Fourth, as to the interests Republic sought to advance, a defendant’s economic interest “will normally prevail over a similar interest of the other if the actor does not use wrongful means. (See § 768).” Restatement (Second) of Torts, § 767 Cmt. f. But if the plaintiff’s interest has been solidified in a binding contract, “that interest will normally outweigh the actor's own interest in taking that established right from him.” Id. Because BP’s contract with Stericycle was not exclusive, it can be analogized to an at-will contract. Section 768 explains that such a defendant cannot be found to have tortious interfered with such at-will contracts unless it used “wrongful means”. Republic used no wrongful means, and thus its interest will normally prevail over BP’s interests in its non-exclusive contract. This factor therefore weighs against a finding of improper conduct.

The final two factors weigh in favor of a finding of improper conduct. As to the fifth factor, the proximity of Republic’s conduct to the interference, Republic signed with Stericycle in July 2010. It is undisputed that, within five months of the BFI-Stericycle agreement, Steri-Bridgeview and Steri-Baltimore ceased using BP for its waste removal. Finally, as to the relations between the parties, Republic had contracted with BP to perform BP’s contractual obligations to Steri-Bridgeview and Steri-Baltimore. Republic profited from its position as BP’s subcontractor.

Of the six factors, only the last two weigh in favor of finding that Republic’s conduct was improper. The other factors, taken together, strongly weigh against such a conclusion. Republic employed no wrongful conduct. As discussed above, BP’s contracts with Stericycle were not exclusive. Republic’s competitive actions were taken, at least in part, to protect its own legal interests, and therefore were within the bounds of proper business conduct. See Phillips, 959 A.2d at 435-36 (defendants’ actions “were unquestionably taken, at least in part, to protect their own legal rights and interests under the NLRA. As a result, we cannot conclude that [their actions] . . . violated any of the ‘rules of the game’ or were in any way improper for purposes of a tortious interference claim”). Importantly, BP has no provided evidence sufficient to show that Stericycle breached its contract with BP-meaning that Republic cannot held liable for inducing such a breach.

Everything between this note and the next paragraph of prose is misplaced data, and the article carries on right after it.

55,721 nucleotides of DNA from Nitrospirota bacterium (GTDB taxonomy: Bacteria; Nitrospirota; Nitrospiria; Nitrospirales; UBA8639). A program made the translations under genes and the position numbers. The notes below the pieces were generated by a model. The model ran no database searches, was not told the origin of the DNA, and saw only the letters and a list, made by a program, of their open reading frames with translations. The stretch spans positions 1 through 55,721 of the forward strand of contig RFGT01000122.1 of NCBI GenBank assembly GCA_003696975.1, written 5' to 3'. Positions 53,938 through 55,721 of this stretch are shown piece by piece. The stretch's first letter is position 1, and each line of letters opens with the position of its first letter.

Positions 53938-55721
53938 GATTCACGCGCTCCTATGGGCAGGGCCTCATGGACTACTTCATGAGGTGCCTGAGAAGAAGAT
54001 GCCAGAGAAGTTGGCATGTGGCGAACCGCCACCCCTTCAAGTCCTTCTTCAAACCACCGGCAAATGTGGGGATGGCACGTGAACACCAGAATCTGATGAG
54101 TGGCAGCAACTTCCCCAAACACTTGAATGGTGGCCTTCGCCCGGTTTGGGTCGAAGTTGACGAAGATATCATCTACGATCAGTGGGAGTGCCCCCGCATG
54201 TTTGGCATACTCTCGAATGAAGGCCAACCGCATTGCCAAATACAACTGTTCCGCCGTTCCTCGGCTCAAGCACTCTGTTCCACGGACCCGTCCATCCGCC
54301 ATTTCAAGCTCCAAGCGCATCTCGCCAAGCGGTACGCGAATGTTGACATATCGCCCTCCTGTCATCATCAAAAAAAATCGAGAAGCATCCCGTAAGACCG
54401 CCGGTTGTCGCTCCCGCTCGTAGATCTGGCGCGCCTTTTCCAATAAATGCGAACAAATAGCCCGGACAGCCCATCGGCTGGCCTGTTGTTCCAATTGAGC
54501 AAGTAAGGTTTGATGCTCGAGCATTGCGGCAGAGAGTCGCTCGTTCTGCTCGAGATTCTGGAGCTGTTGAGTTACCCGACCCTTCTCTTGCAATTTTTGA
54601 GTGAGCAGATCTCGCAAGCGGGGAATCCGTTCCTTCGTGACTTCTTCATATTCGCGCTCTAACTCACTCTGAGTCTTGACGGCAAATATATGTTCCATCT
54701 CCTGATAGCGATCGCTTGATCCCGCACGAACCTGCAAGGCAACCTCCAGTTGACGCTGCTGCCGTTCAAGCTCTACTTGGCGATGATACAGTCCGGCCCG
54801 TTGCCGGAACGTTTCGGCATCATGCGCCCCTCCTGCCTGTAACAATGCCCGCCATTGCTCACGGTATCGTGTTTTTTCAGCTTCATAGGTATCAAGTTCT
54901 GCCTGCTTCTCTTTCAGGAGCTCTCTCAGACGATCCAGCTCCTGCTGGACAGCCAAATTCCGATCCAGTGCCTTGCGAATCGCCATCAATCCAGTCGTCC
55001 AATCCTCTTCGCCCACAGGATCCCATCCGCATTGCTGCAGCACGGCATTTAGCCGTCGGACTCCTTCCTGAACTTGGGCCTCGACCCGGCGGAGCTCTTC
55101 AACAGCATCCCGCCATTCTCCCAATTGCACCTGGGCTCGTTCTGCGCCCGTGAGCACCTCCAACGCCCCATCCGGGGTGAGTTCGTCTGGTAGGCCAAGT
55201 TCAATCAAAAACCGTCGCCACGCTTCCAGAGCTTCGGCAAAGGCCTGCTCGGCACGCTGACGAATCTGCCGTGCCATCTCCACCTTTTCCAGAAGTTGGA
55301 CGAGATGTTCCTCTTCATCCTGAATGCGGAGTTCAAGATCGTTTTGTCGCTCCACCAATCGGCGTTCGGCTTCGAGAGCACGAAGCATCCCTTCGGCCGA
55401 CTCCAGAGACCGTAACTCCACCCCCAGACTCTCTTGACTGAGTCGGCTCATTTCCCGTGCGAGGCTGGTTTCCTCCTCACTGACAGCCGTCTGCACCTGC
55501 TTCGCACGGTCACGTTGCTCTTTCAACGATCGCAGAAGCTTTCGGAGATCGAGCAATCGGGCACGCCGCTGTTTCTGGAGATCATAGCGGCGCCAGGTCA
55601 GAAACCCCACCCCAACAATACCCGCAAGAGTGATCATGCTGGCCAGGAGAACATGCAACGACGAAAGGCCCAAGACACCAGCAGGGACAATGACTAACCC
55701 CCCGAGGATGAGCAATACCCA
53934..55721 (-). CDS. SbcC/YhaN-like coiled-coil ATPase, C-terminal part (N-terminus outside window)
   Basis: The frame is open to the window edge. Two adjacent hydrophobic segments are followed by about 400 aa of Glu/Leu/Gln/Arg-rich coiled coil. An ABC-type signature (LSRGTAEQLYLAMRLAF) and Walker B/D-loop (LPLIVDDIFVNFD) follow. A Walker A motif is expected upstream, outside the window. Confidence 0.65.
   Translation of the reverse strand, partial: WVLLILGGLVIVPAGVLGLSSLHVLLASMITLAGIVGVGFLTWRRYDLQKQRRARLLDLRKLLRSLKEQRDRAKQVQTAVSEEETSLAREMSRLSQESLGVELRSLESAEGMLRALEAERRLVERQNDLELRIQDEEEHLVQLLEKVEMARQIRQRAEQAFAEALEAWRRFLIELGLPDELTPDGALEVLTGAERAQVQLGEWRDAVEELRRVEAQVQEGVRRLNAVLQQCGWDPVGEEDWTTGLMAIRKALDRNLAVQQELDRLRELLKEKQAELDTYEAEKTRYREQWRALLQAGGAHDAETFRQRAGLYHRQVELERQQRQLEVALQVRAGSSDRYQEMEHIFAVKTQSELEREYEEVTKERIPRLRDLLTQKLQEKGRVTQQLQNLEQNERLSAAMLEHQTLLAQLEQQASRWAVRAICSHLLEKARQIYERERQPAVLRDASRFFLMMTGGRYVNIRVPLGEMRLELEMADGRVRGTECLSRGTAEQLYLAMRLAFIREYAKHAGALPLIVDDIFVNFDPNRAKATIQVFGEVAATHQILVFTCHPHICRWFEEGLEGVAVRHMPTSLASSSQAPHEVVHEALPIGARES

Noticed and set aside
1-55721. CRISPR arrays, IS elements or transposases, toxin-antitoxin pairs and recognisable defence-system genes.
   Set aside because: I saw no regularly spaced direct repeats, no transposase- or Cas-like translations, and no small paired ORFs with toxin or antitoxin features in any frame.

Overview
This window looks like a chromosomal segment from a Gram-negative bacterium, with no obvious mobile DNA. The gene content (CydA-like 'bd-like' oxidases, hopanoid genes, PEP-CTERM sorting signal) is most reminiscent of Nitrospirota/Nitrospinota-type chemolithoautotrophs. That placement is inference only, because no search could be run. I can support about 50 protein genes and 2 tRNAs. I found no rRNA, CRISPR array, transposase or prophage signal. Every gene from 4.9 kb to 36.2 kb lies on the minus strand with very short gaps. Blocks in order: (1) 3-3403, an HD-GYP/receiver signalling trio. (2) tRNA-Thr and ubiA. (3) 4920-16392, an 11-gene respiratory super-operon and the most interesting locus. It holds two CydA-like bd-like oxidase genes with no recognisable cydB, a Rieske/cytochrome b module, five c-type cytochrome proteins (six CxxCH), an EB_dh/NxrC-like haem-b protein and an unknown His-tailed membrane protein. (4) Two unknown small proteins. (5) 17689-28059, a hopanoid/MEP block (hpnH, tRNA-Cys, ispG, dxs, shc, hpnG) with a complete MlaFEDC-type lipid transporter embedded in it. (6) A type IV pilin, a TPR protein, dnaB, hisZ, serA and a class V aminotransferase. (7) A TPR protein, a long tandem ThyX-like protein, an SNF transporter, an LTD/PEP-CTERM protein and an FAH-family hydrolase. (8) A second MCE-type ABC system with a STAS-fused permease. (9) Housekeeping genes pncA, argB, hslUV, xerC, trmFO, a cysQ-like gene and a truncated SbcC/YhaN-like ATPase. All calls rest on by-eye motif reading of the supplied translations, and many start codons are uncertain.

Because BP’s contracts with Stericycle were not exclusive, and because the factors spelled out by the Restatement weigh strongly against finding that Republic acted improperly, I find that BP has failed to show that Republic lacked a privilege or justification for its behavior. As a result, BP has failed to prove another necessary element of its tortious interference claims, and thus Republic is entitled to summary judgment.

ii. Existence of a Prospective Contractual Relationship

In addition to its claim that Republic tortuously interfered with its existing contracts with Stericycle, BP alleges that Republic interfered with BP’s prospective contractual relations with Stericycle. BP claims that it “rightfully had an expectation that the brokerage relationship with Stericycle Baltimore and Bridgeview, Inc. would continue through at least the end of the term of the Service Agreements, and potentially into the future.” Pl.’s Am. Cmpl. ¶ 23.

To prove a claim for tortious interference with prospective contracts, a plaintiff must prove all of the same elements, listed above, of a claim for tortious interference with an existing contract, although the first element requires proof of the existence of a prospective contractual relationship. “Defining a ‘prospective contractual relationship’ can be difficult.” Phillips, 959 A.2d at 428. “It is something less than a contractual right, something more than mere hope.” Id. (internal quotation marks omitted). To satisfy this first element, a plaintiff must show that it is reasonably probable that, but for the wrongful acts of the defendant, the plaintiff would have had a contractual relationship with a third party. See Thompson Coal Co. v. Pike Coal Co., 412 A.2d 466, 471 (Pa. 1979). Here, BP must show a reasonable probability that, absent Republic’s actions, Steri-Bridgeview and Steri-Baltimore would have renewed its contracts with BP in the future.